Moving Relationships to Quickly

Scammers want to build up the relationship quickly. The more ‘into’ the relationship a victim is, the more likely they are to buy into the scam. They’ll want you to fall in love with them very quickly, and they’ll often tell you that they love you fast, maybe within a few days. They may discuss marriage, potentially having children, etc. They’ll want you to commit to them. They may even use words like “I want to be yours” or suggest you are in a relationship, even before you say anything.

Online romance scams work fast. The scammers will often work within days and weeks. Although they may carry out their scam (extracting cash) over the process of months or years.

Asking For Money

The whole goal of a romance scam is to get cash from the victim. So, it won’t be long before they start asking for money. If somebody asks for money for anything and you don’t know them properly, then they’re a scammer. Trust us.  They may ask for money to buy clothes, to feed their children, etc. They’ll probably make you feel guilty for not giving them the money, but that’s their game.

Asking for Personal Information

Asking for your personal information beyond your name and where you live? Pretty much a scam. Online dating will involve at least a small amount of tapping into your personal life since you need to get to know each other.  However, you don’t want that information sharing go overboard e.g. don’t share passwords, banking details, addresses, etc.

Sending Files

If somebody asks to send a file, then be careful. You probably shouldn’t open any file you are sent by somebody you don’t know. If you believe you must, then make sure that it is scanned with some sort of antimalware tool.

Asking For Intimate Photos

This doesn’t necessarily mean that they are scamming. People ask for intimate photos a lot when online dating. Just be careful. Think about all the other interactions that you’ve had with a person. If it feels wrong to send an intimate photo, then don’t. Of course, we recommend that you don’t need to send intimate photos to anybody at all. If you do, at least know them properly e.g. meet a few times, etc.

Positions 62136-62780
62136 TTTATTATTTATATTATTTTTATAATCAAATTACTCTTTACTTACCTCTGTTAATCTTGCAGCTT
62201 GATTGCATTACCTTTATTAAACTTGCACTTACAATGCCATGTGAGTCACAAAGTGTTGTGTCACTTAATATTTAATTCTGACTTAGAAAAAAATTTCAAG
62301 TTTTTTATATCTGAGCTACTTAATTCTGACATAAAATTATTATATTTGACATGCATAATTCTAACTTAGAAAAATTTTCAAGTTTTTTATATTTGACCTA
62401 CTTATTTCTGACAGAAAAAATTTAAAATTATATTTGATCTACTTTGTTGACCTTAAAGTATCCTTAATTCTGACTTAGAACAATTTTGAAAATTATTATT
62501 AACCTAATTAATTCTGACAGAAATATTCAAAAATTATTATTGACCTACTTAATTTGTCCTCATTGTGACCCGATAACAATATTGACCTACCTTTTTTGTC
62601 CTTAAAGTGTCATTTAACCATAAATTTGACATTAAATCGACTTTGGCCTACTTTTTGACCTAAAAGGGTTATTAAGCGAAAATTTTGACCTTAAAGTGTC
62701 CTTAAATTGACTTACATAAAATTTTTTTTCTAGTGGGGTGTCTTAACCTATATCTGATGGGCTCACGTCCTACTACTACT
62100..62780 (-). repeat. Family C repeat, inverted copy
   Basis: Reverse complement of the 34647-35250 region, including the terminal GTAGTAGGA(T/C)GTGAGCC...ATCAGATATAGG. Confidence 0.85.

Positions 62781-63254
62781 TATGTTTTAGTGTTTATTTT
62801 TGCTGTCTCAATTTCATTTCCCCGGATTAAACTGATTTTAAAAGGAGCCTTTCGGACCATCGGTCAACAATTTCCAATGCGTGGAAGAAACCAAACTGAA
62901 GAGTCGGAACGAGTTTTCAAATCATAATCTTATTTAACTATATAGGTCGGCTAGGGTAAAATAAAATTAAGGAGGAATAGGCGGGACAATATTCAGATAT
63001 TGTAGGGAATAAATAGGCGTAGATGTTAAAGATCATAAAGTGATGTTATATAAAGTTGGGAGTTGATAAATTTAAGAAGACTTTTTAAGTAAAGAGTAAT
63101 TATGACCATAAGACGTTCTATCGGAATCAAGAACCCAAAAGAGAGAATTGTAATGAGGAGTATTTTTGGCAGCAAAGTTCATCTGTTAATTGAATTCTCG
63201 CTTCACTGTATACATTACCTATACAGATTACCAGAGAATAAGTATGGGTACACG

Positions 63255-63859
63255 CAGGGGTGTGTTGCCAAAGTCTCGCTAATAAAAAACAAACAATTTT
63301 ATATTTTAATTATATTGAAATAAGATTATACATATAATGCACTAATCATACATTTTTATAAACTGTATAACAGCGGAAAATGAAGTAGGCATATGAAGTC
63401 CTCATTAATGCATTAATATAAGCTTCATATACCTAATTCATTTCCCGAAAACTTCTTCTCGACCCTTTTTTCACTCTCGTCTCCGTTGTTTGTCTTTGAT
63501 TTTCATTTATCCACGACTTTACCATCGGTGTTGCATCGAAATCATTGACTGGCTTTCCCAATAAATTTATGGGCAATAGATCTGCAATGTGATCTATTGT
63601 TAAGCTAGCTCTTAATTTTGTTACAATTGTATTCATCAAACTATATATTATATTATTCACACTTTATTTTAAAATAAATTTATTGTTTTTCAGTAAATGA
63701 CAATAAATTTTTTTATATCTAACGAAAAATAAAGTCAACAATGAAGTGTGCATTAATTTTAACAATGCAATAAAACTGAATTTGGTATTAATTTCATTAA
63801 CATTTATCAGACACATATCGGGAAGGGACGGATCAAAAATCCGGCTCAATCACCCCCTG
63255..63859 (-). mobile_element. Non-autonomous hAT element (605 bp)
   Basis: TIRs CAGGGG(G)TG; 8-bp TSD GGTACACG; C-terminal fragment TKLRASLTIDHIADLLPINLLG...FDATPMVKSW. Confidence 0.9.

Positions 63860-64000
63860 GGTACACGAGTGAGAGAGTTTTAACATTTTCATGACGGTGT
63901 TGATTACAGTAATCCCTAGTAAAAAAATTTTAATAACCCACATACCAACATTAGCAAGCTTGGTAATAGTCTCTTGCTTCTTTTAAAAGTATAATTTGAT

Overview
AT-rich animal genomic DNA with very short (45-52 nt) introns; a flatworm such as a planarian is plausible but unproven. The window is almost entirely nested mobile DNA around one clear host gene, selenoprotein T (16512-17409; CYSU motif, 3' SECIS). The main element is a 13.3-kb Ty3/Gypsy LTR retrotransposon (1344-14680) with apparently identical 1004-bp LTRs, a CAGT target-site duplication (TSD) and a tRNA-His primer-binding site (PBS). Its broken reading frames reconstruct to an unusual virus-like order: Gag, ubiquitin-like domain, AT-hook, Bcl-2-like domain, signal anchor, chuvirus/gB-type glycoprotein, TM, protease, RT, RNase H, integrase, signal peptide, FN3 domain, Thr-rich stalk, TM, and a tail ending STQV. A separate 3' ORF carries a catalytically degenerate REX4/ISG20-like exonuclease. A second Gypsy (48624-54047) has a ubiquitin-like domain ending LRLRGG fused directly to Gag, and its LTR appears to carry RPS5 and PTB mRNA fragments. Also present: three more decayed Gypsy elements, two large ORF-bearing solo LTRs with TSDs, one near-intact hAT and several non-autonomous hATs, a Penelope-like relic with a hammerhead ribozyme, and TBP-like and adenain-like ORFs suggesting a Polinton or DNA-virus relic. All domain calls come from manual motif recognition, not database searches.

They Won’t Meet You in Person (or Interact Visually)

This is probably the biggest tell-tale sign that you may be dealing with a catfish trying to carry out a romance scam. These people will try to make you believe that they’re in love with you and that you’re in love with them, but they don’t meet you. They’ll do everything they can to avoid meeting you. Not just in person, but online too. This means nothing other than photos and maybe a phone call. No video chat or anything (they’ll make excuses). If you don’t know somebody like this, i.e. never properly met them, then you can’t possibly be in love with them.

They Tell You Not to Tell Others About Them

Catfish don’t want you to get wise to their game. They’ll say you’re in love with one another, but they don’t want others to know this. They know if you start to tell others, there’s a good chance the ‘others’ will try to convince you that what you have isn’t real.

Strategies to Outsmart a Catfish

So, you believe you’ve been catfished, or know somebody who may be? Well, we’ll now give you strategies that you can use to outsmart a catfish. Bear in mind that these strategies are not completely foolproof because catfish are smart. However, you’ll build up more of a complete idea of who you’re talking to.

Remember – technology is the key to outsmarting a catfish. They’re smart, but there’s just no way of getting around certain tools. You may need to use a variety of methods to try to identify who you’re talking to. Don’t worry, it is fine not to trust people online. Online romance scams are too prevalent for you not to. Only when you have met somebody and started to build a proper relationship can you rest easy.

Reverse Image Search

A catfish will always use fake photos. They are likely ‘playing’ multiple people, and they need to create a persona for each of them. Different ages, etc. So, take any photo they send you (or from their profile) and run it through Google Image Search. You’ll find all the places those images have been used online. It may be eye-opening. Test out a few images here.

Location Verification

IP Logger

Scammers will very rarely be located where they say they are located. So, you need to work out who they are. For this, you’ll need their IP address (basically a numerical representation of their location). This is, broadly, unique to them (with some exceptions). However, unless they’re hiding their location, it should always give you a general area. This is a multi-step process:

  1. Find something online you know they’ll be interested in reading.
  2. Take the link and put it into Use the link generated here.
  3. Make a note of the statistics tracking link that has been generated (keep this to yourself)
  4. Send the link to the catfish and wait for them to open it up.
  5. Head to the statistics tracking link, and it’ll tell you where they are located.

Background Checks